Hegar has called for setting aside a responsible amount of the fund — equal to about 8 percent of state expenditures — in the ultra-safe sort of investments the entire fund currently sits in.

The remaining amount — at present about $4.5 billion and growing — would go into an endowment Hegar calls the Texas Legacy Fund. That money would still be invested conservatively but with an aim of earning a return of 3 percent to 4 percent above inflation. Those are hardly market-beating numbers, but when the investment is billions of dollars, the modest return can make a big difference in available funds to the state.

This isn’t a radical recommendation. Through Hegar’s office, the state already manages 14 endowments that are invested with a goal of creating returns that do more than keep up with inflation. That includes the money the state received from its settlement with tobacco companies. The returns on that money have helped support health care for the poor.

If we created another endowment with rainy day funds, the state would still have plenty of money in the bank to cover the cost of government in the event of a drastic downturn in the economy or to help support recovery after a major natural disaster such as Hurricane Harvey.

But the state would also enjoy an endowment that returned enough money to make a real difference in keeping Texas on strong financial footing going forward.

Which brings us to the second part of Hegar’s proposal. He is recommending the Legislature dedicate returns from the endowment to address long-term drains on the balance sheet — specifically, the state’s pension obligations.

All of us in Dallas know how fast a pension system can spoil an entire economy. Dallas was on the brink of disaster before the Legislature passed a fix that helped the Dallas Police and Fire Pension System restructure its obligations to retirees.

We can’t afford that sort of trouble on a statewide basis. So while it is tempting to look at the rainy day fund as a way to shore up any number of needs, including education and Child Protective Services, it’s wiser to ensure the state can pay what it has promised through the pension systems. That makes it far easier to budget for other needs.

The Legislature has a lot on its plate in the coming session. But seriously addressing how we invest the rainy day fund is something lawmakers need to do in good times. If times get bad, we will wish they had.


San Antonio Express-News. Dec. 18, 2018.

Throughout the year as we have written about indigent defense issues in Bexar County, one place was mentioned again and again as a shining light. Lubbock.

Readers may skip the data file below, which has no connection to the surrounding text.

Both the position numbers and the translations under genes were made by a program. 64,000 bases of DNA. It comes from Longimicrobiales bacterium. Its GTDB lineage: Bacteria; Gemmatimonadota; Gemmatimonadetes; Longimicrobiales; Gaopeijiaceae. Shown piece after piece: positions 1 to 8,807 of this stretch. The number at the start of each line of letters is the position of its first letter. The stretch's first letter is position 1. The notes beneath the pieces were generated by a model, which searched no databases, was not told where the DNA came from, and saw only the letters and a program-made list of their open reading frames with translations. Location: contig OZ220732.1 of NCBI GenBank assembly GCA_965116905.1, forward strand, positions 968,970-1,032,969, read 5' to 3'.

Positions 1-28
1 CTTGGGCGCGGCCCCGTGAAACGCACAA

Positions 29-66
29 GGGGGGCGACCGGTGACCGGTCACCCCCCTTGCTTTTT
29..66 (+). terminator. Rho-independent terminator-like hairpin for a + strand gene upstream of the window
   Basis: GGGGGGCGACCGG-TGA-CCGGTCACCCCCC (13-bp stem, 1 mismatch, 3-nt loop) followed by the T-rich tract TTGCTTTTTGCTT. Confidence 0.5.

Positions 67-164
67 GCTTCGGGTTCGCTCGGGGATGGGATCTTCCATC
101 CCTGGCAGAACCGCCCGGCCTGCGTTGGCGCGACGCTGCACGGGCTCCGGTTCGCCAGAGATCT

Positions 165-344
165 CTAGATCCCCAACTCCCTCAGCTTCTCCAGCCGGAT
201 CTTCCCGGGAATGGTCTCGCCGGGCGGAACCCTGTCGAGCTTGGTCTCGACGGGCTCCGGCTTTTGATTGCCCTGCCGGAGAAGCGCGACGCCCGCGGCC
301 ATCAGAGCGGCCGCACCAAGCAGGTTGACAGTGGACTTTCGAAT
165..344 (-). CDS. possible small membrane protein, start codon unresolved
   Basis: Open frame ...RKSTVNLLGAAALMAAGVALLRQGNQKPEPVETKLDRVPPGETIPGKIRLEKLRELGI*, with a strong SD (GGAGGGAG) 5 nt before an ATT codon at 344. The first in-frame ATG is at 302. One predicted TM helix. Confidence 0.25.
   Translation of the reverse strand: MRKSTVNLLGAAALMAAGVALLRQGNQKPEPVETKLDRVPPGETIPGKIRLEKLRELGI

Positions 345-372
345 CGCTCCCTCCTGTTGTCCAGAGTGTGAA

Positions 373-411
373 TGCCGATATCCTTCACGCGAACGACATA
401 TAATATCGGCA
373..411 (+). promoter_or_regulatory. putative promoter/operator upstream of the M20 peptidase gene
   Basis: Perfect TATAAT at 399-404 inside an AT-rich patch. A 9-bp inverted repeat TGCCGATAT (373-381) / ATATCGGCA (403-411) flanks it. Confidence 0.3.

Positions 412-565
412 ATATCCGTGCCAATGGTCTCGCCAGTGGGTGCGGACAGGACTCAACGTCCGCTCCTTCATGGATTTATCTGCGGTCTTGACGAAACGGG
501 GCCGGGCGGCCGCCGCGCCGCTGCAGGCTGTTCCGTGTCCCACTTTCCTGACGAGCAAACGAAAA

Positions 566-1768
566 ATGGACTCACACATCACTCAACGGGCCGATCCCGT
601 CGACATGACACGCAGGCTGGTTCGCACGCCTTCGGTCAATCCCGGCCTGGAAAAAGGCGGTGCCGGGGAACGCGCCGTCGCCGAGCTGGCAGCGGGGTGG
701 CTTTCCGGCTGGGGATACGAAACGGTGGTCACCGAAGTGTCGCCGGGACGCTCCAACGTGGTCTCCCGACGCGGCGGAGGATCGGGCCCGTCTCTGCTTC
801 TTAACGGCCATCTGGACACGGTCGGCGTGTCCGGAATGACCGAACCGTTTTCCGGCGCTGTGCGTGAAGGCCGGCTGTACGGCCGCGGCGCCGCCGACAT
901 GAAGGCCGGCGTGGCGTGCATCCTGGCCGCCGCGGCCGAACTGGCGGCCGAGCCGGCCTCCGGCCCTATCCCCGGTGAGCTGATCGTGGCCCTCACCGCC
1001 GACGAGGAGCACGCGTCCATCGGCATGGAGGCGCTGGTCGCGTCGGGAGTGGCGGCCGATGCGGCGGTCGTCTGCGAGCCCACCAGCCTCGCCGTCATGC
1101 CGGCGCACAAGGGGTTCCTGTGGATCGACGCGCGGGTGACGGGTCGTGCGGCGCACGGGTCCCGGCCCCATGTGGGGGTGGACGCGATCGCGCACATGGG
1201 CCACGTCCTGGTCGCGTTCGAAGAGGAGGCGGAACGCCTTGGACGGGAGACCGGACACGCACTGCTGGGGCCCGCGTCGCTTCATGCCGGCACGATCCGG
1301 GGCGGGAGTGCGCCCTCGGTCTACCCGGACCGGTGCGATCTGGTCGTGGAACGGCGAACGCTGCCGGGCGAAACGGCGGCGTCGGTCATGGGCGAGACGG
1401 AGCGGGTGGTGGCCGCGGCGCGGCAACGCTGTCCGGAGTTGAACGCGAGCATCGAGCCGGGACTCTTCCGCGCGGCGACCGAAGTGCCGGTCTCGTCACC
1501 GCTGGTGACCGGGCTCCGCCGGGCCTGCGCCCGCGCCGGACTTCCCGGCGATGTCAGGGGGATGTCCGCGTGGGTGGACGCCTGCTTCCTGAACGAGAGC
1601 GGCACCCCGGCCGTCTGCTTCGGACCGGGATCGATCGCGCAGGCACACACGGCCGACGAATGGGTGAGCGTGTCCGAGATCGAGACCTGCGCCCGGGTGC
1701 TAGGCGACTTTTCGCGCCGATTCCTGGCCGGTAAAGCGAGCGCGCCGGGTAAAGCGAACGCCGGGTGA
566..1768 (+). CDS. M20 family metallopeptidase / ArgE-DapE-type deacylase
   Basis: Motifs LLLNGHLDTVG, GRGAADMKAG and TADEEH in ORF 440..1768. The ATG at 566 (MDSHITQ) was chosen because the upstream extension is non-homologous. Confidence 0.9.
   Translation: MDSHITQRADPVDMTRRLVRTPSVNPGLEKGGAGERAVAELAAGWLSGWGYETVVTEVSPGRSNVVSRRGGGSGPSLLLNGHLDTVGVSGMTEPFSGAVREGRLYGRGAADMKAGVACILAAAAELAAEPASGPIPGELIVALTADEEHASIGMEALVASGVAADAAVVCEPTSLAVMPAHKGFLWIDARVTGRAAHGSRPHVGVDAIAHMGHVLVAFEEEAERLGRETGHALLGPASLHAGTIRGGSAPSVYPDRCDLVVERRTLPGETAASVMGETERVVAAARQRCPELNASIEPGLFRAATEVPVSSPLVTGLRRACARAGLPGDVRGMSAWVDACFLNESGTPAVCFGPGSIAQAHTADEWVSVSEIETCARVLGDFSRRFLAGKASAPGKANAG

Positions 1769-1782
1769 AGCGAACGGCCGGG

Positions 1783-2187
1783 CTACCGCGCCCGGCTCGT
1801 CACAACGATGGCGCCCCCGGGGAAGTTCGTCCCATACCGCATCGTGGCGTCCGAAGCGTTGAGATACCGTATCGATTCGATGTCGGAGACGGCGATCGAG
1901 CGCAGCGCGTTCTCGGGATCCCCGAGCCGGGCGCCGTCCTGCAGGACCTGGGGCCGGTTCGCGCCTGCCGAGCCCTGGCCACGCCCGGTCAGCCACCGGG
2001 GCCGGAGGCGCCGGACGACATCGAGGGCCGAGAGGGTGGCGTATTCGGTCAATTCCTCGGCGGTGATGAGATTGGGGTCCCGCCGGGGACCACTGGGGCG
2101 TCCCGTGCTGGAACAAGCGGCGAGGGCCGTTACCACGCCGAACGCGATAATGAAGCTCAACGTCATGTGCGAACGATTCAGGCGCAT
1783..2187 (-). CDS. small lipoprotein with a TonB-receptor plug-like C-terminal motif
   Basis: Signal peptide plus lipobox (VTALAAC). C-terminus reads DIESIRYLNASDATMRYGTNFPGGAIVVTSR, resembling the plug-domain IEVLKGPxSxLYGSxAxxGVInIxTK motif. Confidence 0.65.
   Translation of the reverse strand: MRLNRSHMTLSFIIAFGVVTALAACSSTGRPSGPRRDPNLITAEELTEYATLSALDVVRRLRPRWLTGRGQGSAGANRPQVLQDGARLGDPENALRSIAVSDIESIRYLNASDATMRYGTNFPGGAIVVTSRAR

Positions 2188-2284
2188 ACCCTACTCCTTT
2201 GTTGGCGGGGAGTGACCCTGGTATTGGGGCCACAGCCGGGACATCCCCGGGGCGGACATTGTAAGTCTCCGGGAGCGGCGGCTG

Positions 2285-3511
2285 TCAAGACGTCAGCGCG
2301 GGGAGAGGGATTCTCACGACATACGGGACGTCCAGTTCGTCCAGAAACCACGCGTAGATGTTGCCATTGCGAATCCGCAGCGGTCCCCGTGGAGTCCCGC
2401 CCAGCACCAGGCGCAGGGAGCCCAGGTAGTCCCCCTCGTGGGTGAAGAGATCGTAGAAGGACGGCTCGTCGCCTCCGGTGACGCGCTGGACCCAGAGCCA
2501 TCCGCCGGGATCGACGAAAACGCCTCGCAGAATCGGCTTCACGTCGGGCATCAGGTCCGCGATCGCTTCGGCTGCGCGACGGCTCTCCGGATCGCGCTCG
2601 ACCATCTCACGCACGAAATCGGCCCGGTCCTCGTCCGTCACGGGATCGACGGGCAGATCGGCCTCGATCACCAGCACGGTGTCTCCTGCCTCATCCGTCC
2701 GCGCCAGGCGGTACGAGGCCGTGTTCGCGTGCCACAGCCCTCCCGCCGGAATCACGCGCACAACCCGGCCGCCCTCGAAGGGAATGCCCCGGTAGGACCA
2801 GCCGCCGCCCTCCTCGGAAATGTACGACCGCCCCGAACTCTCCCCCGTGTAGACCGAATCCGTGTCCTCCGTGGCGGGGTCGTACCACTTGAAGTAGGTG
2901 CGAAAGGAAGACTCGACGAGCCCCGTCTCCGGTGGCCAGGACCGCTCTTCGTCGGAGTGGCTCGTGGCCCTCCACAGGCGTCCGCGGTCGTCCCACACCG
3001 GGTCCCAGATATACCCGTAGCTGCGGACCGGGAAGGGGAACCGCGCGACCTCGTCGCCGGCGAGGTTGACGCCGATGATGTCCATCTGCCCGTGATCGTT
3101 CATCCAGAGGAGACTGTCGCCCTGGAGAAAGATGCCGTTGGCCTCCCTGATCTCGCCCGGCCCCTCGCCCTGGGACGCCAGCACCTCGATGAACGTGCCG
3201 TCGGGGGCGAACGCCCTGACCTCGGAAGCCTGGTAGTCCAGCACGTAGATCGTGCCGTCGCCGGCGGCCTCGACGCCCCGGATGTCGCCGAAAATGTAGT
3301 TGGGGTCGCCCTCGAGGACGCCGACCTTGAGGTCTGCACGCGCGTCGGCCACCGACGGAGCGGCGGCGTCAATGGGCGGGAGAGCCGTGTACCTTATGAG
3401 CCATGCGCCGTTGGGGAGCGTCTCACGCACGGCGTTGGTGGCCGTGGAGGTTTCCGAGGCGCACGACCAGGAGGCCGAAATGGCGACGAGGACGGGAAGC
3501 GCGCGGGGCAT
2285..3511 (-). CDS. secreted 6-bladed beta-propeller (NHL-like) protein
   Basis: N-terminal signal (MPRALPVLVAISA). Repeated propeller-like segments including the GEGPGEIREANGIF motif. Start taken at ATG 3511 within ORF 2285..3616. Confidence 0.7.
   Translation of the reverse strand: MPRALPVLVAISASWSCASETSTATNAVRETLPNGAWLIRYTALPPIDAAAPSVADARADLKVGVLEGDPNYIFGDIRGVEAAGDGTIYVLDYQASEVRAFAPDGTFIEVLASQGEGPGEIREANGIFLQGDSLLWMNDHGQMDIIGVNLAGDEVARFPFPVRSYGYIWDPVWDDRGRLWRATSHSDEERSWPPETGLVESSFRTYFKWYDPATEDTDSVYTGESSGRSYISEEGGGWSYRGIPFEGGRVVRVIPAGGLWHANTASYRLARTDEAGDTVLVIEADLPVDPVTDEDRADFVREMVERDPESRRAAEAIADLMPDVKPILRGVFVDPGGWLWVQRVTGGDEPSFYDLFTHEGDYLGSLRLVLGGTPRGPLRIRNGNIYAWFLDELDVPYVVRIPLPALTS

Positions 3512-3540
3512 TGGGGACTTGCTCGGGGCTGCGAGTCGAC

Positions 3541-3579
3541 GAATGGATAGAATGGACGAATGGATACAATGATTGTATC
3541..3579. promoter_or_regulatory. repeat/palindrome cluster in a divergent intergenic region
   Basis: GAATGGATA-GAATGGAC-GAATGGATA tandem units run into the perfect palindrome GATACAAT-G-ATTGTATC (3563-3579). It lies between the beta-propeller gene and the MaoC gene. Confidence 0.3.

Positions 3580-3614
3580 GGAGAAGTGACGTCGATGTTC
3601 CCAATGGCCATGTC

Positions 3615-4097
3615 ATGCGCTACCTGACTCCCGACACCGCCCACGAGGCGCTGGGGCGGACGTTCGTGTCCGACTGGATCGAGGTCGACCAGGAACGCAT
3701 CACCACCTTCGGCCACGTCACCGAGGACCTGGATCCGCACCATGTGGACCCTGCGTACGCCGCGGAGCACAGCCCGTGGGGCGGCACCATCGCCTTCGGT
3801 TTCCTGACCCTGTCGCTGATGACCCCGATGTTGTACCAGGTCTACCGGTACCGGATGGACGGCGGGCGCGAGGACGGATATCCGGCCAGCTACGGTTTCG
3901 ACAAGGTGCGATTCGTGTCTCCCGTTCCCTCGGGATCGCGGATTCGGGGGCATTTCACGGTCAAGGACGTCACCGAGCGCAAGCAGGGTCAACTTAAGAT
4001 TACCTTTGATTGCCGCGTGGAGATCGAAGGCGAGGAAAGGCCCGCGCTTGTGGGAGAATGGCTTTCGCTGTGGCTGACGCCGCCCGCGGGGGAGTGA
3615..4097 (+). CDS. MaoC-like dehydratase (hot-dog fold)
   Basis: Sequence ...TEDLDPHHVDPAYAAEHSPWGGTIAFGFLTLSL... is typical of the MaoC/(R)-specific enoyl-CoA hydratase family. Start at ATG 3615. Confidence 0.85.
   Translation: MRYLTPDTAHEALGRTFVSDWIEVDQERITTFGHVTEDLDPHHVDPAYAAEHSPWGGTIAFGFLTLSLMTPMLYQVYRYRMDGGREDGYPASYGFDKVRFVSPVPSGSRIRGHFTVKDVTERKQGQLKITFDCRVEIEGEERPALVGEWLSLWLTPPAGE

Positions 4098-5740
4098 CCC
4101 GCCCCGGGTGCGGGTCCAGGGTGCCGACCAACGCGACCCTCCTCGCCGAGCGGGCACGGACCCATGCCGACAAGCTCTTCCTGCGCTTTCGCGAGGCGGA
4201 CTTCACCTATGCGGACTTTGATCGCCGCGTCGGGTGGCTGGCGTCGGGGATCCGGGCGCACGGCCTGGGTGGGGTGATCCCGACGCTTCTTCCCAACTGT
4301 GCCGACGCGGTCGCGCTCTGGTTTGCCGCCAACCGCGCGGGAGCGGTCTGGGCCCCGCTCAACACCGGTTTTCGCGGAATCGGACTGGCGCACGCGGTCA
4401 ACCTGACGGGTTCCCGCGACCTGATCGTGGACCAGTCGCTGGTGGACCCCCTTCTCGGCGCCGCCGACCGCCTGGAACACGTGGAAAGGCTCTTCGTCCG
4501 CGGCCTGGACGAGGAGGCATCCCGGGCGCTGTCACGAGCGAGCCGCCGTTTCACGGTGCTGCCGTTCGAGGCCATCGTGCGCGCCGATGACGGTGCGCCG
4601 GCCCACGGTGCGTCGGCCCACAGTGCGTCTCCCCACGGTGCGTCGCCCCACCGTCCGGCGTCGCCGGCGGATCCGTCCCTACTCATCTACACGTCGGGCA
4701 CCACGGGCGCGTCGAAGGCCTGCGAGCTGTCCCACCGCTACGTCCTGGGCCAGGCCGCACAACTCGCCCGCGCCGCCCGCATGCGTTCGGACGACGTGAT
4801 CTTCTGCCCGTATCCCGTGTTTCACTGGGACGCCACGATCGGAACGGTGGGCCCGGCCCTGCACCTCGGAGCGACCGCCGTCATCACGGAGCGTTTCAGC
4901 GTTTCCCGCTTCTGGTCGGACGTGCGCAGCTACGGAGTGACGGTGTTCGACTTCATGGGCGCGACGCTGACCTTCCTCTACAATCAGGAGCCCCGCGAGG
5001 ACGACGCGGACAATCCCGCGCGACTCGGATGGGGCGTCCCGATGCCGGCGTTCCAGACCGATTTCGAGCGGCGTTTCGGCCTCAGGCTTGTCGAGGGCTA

Yes, Lubbock. Where cotton fields stretch to the horizon. Where the wind sweeps across the High Plains. Where the sky is so big it lifts the spirits. Home to the Red Raiders of Texas Tech and Buddy Holly (R.I.P.) and the most sincere staples of Texas civility and good manners. Yes, sir. Yes, ma’am. Please. Thank you.

Deeply conservative Lubbock is also on the cutting edge of indigent defense. It’s a system that is run through a nonprofit, the Lubbock Private Defender Office. Call it innovative, forward looking, cutting edge or just plain old constitutional. Officials here only ask that no one calls it progressive.

So, of course, we had to visit. We had to see how this “innovative” system works and if it could be replicated here in Bexar County. The short answer is: Bexar County officials and judges should be booking their flights. Lubbock County simply does indigent defense better. It spends more money than Bexar County, but that’s hardly surprising since almost everyone does. And in return it gets real oversight of defense attorneys, almost certainly better defense outcomes, and an appointment process independent of the judiciary.

“It works great,” said Patrick S. Metze, a law professor and director of criminal defense clinics at Texas Tech University School of Law. “I have been doing this a long time, and I have seen in many places the way poor people get representation, and this system seems to be better than any others that I have ever seen as far as it being run fairly and consistently.”

What is this system?